Town sues developer of marketplace
Explorer file photo, Oro Valley claims construction errors resulted in damage to water tanks at Oro Valley Marketplace.

Oro Valley has filed a lawsuit in Pima County Superior Court against the developer of its largest shopping center, Oro Valley Marketplace.

Town officials say shopping center owner Vestar Development Company and at least two its contractors negligently damaged a pair of freshwater reservoirs on the property.

At the time of the incident, in 2007, town officials estimated the company had caused more than $440,000 damage to the water tanks.

According to court documents filed by Oro Valley's Phoenix-based attorney, Burch and Cracchiolo, Vestar and its contractors built a dirt access road adjacent to the aboveground reservoir sometime after May 2007.

Oro Valley officials claim the road was poorly engineered and created an effective dam next to the reservoir that impeded water drainage once the summer rains began. Standing water caused the soil to erode around the reservoir's foundation, according to court documents.

In addition to the road trapping monsoon rainwater near the tanks and a surrounding masonry wall, town officials say contractors built an unlined retaining pond nearby. The town's claim says a contractor later installed a hydrant near the tanks that leaked, further eroding the foundation of the waterworks.

Water leaching from the road, unlined pond and leaky hydrant contributed to weakening the reservoir's foundation. The compromised soil then settled beneath the 200,000-gallon capacity tank, causing the structure to fall out of alignment.

In addition, the town's attorneys claim the watery soil caused damage to the wall that surrounds the reservoir.

Vestar has not yet filed a response to the town's legal claims.

The town first began battling with Vestar over the incident last July, when Town Manager David Andrews sent a fiery missive to company executives accusing the firm and its contractors of flouting town building codes, breaking a water main, damaging the disputed reservoirs and being a general nuisance to building safety staffers because of repeated last-minute engineering changes.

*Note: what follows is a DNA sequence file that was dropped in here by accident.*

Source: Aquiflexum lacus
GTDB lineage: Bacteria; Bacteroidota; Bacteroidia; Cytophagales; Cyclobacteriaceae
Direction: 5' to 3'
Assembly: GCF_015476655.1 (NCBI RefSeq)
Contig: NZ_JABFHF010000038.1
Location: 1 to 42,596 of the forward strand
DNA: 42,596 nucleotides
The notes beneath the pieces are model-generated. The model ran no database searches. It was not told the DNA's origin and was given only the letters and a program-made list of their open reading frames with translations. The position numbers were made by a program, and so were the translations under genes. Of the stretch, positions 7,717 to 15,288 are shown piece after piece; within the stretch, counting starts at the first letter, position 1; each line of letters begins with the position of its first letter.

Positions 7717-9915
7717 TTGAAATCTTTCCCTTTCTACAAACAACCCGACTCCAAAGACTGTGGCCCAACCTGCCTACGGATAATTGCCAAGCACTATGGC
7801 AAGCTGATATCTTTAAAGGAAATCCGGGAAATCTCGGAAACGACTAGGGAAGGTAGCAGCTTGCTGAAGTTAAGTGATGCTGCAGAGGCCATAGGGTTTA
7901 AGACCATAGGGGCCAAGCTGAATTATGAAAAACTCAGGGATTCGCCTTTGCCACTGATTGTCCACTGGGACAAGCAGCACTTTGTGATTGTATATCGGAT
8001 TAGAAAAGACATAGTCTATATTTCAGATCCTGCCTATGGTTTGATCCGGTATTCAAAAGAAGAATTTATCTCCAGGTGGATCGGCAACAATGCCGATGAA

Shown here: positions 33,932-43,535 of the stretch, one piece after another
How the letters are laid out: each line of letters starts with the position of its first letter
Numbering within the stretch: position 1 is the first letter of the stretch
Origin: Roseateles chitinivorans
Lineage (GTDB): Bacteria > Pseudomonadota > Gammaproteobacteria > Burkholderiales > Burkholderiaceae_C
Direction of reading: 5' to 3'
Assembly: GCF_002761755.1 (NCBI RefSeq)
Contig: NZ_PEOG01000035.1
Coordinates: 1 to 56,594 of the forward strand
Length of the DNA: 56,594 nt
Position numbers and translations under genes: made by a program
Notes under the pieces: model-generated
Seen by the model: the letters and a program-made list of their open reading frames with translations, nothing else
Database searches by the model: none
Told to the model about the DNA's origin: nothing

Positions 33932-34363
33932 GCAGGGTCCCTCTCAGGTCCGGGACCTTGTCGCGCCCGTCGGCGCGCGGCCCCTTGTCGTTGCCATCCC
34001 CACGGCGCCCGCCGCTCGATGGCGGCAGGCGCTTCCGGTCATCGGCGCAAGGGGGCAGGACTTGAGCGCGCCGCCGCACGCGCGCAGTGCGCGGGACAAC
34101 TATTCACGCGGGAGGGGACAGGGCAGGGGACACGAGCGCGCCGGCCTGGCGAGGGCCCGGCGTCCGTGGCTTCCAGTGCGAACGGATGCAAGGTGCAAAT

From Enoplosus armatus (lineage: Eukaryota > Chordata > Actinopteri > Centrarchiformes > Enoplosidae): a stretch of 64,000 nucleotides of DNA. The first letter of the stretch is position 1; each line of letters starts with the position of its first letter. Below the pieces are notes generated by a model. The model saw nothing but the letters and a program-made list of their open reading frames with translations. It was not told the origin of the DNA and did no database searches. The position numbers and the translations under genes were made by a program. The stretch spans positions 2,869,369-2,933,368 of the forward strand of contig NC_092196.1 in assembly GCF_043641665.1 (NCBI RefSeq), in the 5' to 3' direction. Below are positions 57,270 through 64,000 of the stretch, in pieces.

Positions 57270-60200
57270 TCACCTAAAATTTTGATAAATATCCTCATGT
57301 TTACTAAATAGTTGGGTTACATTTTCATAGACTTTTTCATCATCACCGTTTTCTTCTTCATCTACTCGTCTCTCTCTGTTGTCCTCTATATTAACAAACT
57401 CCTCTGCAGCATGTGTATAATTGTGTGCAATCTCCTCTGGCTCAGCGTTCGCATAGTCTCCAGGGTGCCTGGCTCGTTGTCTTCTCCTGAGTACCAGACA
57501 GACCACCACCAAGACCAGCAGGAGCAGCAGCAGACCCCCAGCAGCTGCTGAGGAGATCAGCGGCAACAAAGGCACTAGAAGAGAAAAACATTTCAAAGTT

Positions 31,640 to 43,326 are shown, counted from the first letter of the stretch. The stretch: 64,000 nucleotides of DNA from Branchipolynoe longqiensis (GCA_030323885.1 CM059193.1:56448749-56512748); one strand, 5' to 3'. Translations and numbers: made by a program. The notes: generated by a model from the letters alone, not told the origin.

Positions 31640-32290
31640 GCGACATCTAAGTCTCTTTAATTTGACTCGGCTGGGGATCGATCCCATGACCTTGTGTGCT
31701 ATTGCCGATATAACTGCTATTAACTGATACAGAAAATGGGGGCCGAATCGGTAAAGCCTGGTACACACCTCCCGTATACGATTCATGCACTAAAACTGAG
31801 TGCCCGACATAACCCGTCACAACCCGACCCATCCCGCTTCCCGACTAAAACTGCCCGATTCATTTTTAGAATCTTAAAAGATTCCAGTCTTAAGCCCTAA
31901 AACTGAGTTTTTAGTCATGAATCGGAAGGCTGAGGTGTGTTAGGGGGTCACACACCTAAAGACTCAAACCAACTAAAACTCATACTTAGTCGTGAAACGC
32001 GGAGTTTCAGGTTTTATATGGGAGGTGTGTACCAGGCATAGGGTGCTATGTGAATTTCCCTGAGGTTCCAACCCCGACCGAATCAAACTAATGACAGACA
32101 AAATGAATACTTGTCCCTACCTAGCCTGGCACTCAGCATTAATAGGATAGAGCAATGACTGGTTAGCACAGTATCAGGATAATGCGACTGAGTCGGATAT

"The purpose of this letter is to ask for your personal involvement in remedying what has become an intolerable situation at the Oro Valley Marketplace development," Andrews wrote Vestar executives at the time.

In response, Vestar's project manager for the marketplace David Malin, sent a letter apologizing for the strain on town resources and, despite a plea for greater cooperation with the town, said contractors working on the shopping center expressed "frustration" over interactions with the town.

"However, as I think you would agree, the positive manner of handling this issue is not to engage in back-and-forth finger-pointing on many issues that are largely moot, but instead to positively and cooperatively move forward to complete the project in a manner that satisfies tenant timing and is not unduly burdensome on the Town," Malin wrote in response to Andrews' July 2008 letter.

Malin did not mention the damaged water tanks or any other of the specific claims Andrews made in his letter.

Shortly there after, the town's insurer, Southwest Risk Services, sought repayment from Vestar for the damaged reservoirs. Company officials refused to pay.

"I'm surprised they didn't just acknowledge that they damaged the reservoir," Andrews said.

The company's attorneys did, however, respond to a contractor last summer in regard to town requests for compensation.

Vestar's lawyers sent a letter to the contractor responsible for the work around the reservoirs, Hunter Contracting, insisting that it pay for any damages.

The company cited a contract it had with Hunter, whereby the contractor would bear the responsibility for any damages that occurred during construction.

"To the fullest extent permitted by law, the Contractor shall indemnify, defend and hold harmless the Owner (Vestar), Owner's lender, the Town of Oro Valley, Arizona…. From and against claims, damages, losses and expenses…" according to a letter Vestar lawyers sent to Hunter.

The town seeks to have Vestar pay the repair costs, lawyers' fees and any additional damages the court awards.

Malin did not return phone calls requesting comment on the lawsuit.

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